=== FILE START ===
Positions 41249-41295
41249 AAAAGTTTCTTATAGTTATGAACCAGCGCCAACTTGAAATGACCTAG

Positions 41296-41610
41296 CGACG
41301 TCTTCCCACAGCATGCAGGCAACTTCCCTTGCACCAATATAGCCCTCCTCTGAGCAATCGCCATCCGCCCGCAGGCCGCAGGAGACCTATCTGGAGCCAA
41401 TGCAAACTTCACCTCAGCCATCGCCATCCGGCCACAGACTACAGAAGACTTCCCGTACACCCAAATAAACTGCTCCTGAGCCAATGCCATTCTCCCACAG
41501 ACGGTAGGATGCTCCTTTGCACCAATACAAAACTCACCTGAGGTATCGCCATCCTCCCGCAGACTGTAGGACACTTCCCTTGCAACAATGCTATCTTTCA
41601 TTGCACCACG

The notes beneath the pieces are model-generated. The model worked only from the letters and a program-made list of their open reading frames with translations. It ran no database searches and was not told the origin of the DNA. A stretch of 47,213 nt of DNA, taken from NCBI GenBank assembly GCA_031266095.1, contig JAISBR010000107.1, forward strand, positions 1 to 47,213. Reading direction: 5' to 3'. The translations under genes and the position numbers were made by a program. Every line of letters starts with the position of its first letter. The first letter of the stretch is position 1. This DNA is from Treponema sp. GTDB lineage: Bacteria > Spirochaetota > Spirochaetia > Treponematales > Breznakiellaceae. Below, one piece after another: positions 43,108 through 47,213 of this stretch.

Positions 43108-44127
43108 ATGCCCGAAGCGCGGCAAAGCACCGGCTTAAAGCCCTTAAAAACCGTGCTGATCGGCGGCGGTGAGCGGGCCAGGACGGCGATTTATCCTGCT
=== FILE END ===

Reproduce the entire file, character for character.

Positions 41249-41295
41249 AAAAGTTTCTTATAGTTATGAACCAGCGCCAACTTGAAATGACCTAG

Positions 41296-41610
41296 CGACG
41301 TCTTCCCACAGCATGCAGGCAACTTCCCTTGCACCAATATAGCCCTCCTCTGAGCAATCGCCATCCGCCCGCAGGCCGCAGGAGACCTATCTGGAGCCAA
41401 TGCAAACTTCACCTCAGCCATCGCCATCCGGCCACAGACTACAGAAGACTTCCCGTACACCCAAATAAACTGCTCCTGAGCCAATGCCATTCTCCCACAG
41501 ACGGTAGGATGCTCCTTTGCACCAATACAAAACTCACCTGAGGTATCGCCATCCTCCCGCAGACTGTAGGACACTTCCCTTGCAACAATGCTATCTTTCA
41601 TTGCACCACG

The notes beneath the pieces are model-generated. The model worked only from the letters and a program-made list of their open reading frames with translations. It ran no database searches and was not told the origin of the DNA. A stretch of 47,213 nt of DNA, taken from NCBI GenBank assembly GCA_031266095.1, contig JAISBR010000107.1, forward strand, positions 1 to 47,213. Reading direction: 5' to 3'. The translations under genes and the position numbers were made by a program. Every line of letters starts with the position of its first letter. The first letter of the stretch is position 1. This DNA is from Treponema sp. GTDB lineage: Bacteria > Spirochaetota > Spirochaetia > Treponematales > Breznakiellaceae. Below, one piece after another: positions 43,108 through 47,213 of this stretch.

Positions 43108-44127
43108 ATGCCCGAAGCGCGGCAAAGCACCGGCTTAAAGCCCTTAAAAACCGTGCTGATCGGCGGCGGTGAGCGGGCCAGGACGGCGATTTATCCTGCT